March Madness is here. Earlier this week, the president went on ESPN to fill out his bracket.

PRESIDENT BARACK OBAMA: And for the championship, I'm going back to the Big 10. I think this is Indiana's year.

DEBORAH STROMAN: The bracket madness is unbelievable.

GONYEA: Deborah Stroman teaches sports administration at the University of North Carolina, a perennial basketball powerhouse.

STROMAN: Right after the selection show for the teams, within three hours, over 693,000 brackets were filled out. So you can imagine all that was taking place - everything from the research, to calling your friends, to making bets.

GONYEA: And that was before the games even began. A recent study estimated this springtime mania has cost American companies at least $134 million in the first two days alone, and you know why.


LUCAS LUX: I'm Lucas Lux, and my team is the Kansas Jayhawks.

GONYEA: Lucas is a lawyer and a diehard fan.

LUX: If Kansas played at 12:15 p.m., there's no way I could work. And at that point, it'd probably have to be a vacation day.


JERRY WEBER: Hi, my name is Jerry Weber. I own Jerry's Records in Pittsburgh, one of the largest all-vinyl record stores in the world.


WEBER: Yeah, we got a TV. We're going to go over there to the other side of the store. It's kind of a place where we watch basketball. We still work while we're doing this, but we watch basketball. Sometimes, we drink beer and maybe have a little bottle of bourbon there and take a shot too.


WEBER: It's the illusion of working, you know.



GONYEA: Deborah Stroman says there's something else going on.

STROMAN: You have people who actually become so engaged with their teams that they take on the ownership of that team. And that's called basking in reflected glory. So what you're doing is actually BIRGing. You take on the excitement, the wins of the team, and you take ownership to the extent that you're bragging at work. When the game is over, a day later, a week later, they're still wearing their favorite jerseys. They're a part of it.

GONYEA: OK. So you have basking in reflected glory, BIRGing. I understand you also have something called cutting off reflected failure, also known as CORFing. What is that?

STROMAN: Well, that's the depression. Your team loses, and you can't function well. You're not able to do your work. Your relationships are now a little cold because you're still caught up in the fact that your team lost. And oftentimes, when your team wins, it's my Tar Heels. But then when they lose, it's those Tar Heels, that team. You don't want to embrace them anymore. You want to cut off that reflected failure.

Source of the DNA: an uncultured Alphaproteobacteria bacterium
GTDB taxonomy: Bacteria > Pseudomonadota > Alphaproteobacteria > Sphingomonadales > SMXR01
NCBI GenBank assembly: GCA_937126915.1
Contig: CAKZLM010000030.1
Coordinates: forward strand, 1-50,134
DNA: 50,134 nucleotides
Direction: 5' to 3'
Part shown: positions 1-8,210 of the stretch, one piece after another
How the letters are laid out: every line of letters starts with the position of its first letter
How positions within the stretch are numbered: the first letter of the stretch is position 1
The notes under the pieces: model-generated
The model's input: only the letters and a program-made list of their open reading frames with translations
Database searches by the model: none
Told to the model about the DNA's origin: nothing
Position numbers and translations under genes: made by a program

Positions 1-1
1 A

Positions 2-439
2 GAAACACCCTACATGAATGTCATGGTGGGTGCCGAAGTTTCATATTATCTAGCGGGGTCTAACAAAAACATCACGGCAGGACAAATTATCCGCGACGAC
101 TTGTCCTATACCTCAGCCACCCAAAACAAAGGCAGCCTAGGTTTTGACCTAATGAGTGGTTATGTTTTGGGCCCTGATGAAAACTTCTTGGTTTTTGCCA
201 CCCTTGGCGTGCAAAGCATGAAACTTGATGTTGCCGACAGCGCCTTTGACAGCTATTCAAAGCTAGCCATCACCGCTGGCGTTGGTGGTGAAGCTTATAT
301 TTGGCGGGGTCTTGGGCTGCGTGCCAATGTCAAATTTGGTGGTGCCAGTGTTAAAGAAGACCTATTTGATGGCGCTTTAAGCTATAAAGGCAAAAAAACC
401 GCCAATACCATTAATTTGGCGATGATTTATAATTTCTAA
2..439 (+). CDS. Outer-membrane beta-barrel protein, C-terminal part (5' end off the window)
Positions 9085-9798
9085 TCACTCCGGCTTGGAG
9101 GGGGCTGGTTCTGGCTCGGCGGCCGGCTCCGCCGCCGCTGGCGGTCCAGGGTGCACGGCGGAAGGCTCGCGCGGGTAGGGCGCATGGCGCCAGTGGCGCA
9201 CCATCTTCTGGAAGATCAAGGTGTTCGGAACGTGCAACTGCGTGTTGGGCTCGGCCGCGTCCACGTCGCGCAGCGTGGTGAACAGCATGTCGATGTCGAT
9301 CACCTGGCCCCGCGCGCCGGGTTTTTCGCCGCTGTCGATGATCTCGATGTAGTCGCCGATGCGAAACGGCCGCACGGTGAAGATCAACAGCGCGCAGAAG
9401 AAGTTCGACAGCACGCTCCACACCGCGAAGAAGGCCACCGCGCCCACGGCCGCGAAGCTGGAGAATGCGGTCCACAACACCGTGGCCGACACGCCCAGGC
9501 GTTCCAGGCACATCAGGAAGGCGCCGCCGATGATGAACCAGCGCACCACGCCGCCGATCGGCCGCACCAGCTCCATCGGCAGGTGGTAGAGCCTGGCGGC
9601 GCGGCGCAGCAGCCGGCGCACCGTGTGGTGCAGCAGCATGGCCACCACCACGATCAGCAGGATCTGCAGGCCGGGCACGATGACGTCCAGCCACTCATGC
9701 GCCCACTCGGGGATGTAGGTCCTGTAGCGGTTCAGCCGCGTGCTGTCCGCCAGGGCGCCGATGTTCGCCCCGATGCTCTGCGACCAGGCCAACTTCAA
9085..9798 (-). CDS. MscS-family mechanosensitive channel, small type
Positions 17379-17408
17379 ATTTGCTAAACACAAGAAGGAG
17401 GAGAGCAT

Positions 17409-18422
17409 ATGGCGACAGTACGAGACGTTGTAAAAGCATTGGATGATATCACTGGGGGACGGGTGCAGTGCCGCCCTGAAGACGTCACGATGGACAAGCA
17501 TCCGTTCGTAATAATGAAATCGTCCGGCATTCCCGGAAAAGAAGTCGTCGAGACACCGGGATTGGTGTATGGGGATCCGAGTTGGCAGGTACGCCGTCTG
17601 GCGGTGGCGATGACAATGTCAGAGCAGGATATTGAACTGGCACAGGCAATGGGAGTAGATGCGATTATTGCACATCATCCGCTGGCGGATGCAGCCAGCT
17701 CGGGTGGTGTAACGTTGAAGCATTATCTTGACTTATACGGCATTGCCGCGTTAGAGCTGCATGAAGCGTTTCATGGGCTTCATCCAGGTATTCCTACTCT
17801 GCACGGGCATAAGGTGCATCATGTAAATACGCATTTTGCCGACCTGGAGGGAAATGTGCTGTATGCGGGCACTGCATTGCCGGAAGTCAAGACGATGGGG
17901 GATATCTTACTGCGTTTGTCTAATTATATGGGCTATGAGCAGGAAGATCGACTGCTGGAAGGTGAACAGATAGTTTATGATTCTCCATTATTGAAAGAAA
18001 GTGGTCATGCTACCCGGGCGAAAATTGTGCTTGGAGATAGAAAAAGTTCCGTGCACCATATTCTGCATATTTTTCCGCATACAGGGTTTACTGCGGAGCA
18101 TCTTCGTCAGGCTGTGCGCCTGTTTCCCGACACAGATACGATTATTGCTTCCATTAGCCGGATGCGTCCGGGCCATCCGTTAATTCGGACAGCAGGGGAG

GONYEA: OK. So this really sounds like a lose-lose for employers in March. They can't stifle the fun because they're a killjoy. But if they embrace the fun, no work gets done. What are they to do?

STROMAN: Well, I think you should just embrace the time. Go ahead and have fun at work, allow people to do their brackets and spend a little time. It's been found that even though the productivity will change, that some people do have the ability to multitask. And then there are folks who will actually come in early or stay late to make up for their lost productivity during the typical workday.

GONYEA: I suspect those are outliers.


STROMAN: I do too.

GONYEA: That's Deborah Stroman. As for the fans, Lucas Lux says March Madness is actually good for his productivity, but only if Kansas wins.

LUX: Honestly, I'm a much better worker when you have things like March Madness going on, especially if Kansas goes far in the tournament. I will be stoked for the next 12 months.

GONYEA: After last night's win, he is basking in reflected glory - at least for now.


QUAD CITY DJ'S: (Singing) Everybody get up it's time to slam now. We got a really jam going down. Welcome to the space jam, space jam.

GONYEA: This is NPR News.

Copyright © 2013 NPR. All rights reserved. Visit our website terms of use and permissions pages at for further information.

NPR transcripts are created on a rush deadline by a contractor for NPR, and accuracy and availability may vary. This text may not be in its final form and may be updated or revised in the future. Please be aware that the authoritative record of NPR’s programming is the audio.



Please keep your community civil. All comments must follow the Community rules and terms of use, and will be moderated prior to posting. NPR reserves the right to use the comments we receive, in whole or in part, and to use the commenter's name and location, in any medium. See also the Terms of Use, Privacy Policy and Community FAQ.